Neoliberalism, Pedagogy, and Human Development: Exploring Time, Mediation, and Collectivity in Contemporary Schools

“In most Western developed countries, adult life is increasingly organized on the basis of short-term work contracts and reduced social security funds. In this context it seems that producing efficient job-seekers and employees becomes the main aim of educational programs for the next generation. Through case studies of Turkish and Arabic students in Berlin (Germany), Asian, Hispanic and Black students in Long Beach (USA), and children of landless rural workers in Espirito Santo (Brazil), this book investigates emerging educational practices and takes a critical stance towards what can be seen as “mainstream” or “dominant” educational politics. Kontopodis poses the question of whether encouraging students to engage in guided reflection about themselves, their past performance and their future career supports marginalized youth in dealing with complex everyday situations and actively participating in societal improvement. His interdisciplinary theoretical account draws on process philosophy and time theory, developmental and educational psychological theorising (mainly Vygotskian/post-Vygotskian), sociology of education, as well as on continuing discussions in the fields of science and technology studies and anthropology. The book suggests an innovative relational understanding of time and development at school which can prove of particular importance for the education of marginalized students”-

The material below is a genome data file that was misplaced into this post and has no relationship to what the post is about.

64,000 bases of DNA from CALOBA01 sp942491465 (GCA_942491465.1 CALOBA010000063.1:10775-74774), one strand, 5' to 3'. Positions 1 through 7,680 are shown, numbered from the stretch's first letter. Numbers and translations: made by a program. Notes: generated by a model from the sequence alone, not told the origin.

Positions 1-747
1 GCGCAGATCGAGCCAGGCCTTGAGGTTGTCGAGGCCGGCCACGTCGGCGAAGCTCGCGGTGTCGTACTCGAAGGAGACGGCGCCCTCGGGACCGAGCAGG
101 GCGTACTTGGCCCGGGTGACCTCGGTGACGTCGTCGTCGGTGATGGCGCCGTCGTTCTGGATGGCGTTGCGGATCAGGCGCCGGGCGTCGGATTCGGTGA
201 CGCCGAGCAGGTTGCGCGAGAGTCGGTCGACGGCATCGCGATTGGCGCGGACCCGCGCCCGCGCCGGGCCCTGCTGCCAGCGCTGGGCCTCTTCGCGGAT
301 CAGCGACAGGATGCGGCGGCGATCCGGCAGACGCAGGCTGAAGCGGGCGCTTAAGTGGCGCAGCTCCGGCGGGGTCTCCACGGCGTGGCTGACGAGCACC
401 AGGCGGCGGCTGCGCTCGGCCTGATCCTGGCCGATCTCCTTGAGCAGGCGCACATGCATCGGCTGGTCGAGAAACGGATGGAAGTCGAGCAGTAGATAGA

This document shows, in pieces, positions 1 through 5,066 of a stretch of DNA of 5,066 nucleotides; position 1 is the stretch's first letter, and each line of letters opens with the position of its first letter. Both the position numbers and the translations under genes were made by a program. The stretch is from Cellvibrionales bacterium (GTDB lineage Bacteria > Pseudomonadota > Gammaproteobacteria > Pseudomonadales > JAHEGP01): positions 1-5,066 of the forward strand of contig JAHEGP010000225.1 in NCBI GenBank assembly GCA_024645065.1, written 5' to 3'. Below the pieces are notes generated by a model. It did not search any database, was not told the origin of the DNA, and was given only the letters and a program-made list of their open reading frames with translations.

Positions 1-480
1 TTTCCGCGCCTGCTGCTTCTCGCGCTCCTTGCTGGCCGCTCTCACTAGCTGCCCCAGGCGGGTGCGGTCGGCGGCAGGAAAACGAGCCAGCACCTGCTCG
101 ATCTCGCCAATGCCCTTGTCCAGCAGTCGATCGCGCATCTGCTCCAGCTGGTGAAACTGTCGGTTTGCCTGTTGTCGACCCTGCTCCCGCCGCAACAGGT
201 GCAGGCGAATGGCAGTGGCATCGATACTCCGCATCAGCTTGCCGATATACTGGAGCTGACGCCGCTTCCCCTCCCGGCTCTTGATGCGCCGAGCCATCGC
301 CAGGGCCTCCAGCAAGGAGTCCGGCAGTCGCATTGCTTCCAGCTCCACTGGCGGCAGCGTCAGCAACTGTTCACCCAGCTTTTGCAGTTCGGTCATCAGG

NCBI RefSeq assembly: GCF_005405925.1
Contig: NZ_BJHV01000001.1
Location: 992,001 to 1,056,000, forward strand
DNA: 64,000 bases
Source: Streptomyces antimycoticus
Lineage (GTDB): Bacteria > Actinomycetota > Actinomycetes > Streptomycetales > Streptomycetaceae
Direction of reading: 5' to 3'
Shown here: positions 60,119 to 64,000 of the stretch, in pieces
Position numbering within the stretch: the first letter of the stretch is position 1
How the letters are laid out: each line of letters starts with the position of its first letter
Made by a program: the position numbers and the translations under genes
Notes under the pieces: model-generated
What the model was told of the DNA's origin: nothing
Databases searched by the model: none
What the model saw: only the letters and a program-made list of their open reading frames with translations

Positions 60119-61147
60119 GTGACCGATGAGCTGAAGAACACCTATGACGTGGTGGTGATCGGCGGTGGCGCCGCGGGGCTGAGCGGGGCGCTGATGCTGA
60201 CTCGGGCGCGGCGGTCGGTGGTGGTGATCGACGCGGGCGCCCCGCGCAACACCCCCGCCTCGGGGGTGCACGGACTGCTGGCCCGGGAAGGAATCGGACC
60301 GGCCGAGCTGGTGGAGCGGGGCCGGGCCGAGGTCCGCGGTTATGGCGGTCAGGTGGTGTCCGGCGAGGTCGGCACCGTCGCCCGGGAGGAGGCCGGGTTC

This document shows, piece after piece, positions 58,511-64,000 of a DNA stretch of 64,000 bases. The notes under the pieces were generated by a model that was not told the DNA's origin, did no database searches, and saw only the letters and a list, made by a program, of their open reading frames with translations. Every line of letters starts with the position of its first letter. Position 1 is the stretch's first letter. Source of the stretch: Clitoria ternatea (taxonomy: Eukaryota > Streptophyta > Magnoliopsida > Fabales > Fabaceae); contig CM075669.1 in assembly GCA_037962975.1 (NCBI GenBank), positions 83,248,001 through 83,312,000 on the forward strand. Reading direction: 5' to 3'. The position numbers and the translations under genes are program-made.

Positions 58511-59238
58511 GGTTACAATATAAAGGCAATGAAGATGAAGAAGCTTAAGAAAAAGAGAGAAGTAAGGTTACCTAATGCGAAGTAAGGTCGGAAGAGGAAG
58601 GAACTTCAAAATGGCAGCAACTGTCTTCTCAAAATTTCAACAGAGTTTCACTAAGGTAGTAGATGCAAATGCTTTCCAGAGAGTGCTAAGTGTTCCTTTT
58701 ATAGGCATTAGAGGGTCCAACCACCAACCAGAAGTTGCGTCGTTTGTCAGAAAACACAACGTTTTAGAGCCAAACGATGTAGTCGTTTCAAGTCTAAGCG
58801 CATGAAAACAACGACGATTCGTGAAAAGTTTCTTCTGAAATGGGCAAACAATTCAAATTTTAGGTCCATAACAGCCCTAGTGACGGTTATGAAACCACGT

Crisis, Critique, and the Possibilities of the Political

ESSAY AND RESEARCH NOTES V O L UME 2 6 N UMB E R 1 195

by EIRINI AVRAMOPOULOU